Hydrangeas are medium-sized bushes with green leaves and large pom-pom-shaped flower blossoms. Although blue, pink and purple hydrangeas are a common sight in many gardens, there are also hydrangea bushes with cream-coloured blooms. These varieties include Hydrangea arborescens Annabelle, Hydrangea quercifolia, oakleaf hydrangea, Hydrangea anomala petiolaris and climbing hydrangea. The growing needs for cream-coloured hydrangeas are identical to those for other hydrangea bush colours.
Wait until early spring when the threat of frost has passed and choose an outdoor location that receives full morning sun and afternoon shade.
Dig a hole that is approximately 1 foot deep and 2 feet wide using a shovel. Remove the cream-coloured hydrangea from the pot and insert the roots into the hole. Make sure that the top of the roots are even with the top of the hole and fill the hole with soil.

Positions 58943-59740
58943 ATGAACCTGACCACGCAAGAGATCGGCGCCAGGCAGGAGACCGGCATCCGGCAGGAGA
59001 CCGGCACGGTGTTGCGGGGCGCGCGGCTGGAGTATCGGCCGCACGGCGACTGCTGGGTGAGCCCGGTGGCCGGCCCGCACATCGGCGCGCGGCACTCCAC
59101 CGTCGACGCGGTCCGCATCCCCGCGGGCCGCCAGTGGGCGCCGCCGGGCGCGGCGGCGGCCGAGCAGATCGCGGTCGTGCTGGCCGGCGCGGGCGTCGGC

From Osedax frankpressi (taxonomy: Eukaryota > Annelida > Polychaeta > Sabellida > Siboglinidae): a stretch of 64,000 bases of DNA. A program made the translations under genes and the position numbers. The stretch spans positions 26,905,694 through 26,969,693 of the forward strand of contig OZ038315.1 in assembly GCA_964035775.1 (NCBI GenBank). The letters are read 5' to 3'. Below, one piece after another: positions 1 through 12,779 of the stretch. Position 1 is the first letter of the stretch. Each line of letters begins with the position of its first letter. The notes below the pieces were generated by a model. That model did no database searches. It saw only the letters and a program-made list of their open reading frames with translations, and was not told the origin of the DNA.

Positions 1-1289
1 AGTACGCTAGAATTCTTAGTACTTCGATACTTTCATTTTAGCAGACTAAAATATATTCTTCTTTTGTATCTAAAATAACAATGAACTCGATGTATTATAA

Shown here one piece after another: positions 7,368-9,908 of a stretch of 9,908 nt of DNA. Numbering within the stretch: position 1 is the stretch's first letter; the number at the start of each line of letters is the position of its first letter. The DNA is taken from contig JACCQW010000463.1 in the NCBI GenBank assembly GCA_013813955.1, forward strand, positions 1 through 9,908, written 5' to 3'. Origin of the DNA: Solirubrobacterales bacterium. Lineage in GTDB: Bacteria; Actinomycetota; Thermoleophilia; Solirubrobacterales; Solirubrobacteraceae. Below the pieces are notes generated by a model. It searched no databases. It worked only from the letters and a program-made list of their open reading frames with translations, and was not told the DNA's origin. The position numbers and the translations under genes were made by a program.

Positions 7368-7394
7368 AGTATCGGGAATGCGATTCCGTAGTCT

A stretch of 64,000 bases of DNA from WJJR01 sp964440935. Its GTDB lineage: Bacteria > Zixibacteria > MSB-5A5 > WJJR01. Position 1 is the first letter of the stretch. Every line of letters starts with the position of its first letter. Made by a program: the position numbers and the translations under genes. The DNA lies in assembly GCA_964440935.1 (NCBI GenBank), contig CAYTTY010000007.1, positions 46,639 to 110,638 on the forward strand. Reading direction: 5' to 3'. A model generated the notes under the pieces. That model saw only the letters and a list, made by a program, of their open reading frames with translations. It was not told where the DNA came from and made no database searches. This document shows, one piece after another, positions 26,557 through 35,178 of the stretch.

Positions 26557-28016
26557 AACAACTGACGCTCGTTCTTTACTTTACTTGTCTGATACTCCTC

Spread a 10-10-10 slow-release, granular fertiliser over the soil under the hydrangea bush using the amounts specified on the fertiliser package for a single plant. After the initial planting, fertilise once per year in the spring with the same fertiliser.
Water the soil under the hydrangea well until it is completely saturated. After planting, water the soil to keep it constantly moist but not soggy. If rainfall occurs, additional watering is not required.
Spread a 2- to 3-inch layer of mulch around the base of the hydrangea plant to prevent water from evaporating from the soil.
Prune the hydrangeas in the late summer as soon as the flowers start to wilt. Cut each stem back to the desired height using hand pruners. You should also prune out any brown or yellow stems near the base of the plant.
If you plant the Anomala petiolaris hydrangea, insert a trellis behind it to support its vining growth.
Tips and warnings
- If you plant the Anomala petiolaris hydrangea, insert a trellis behind it to support its vining growth.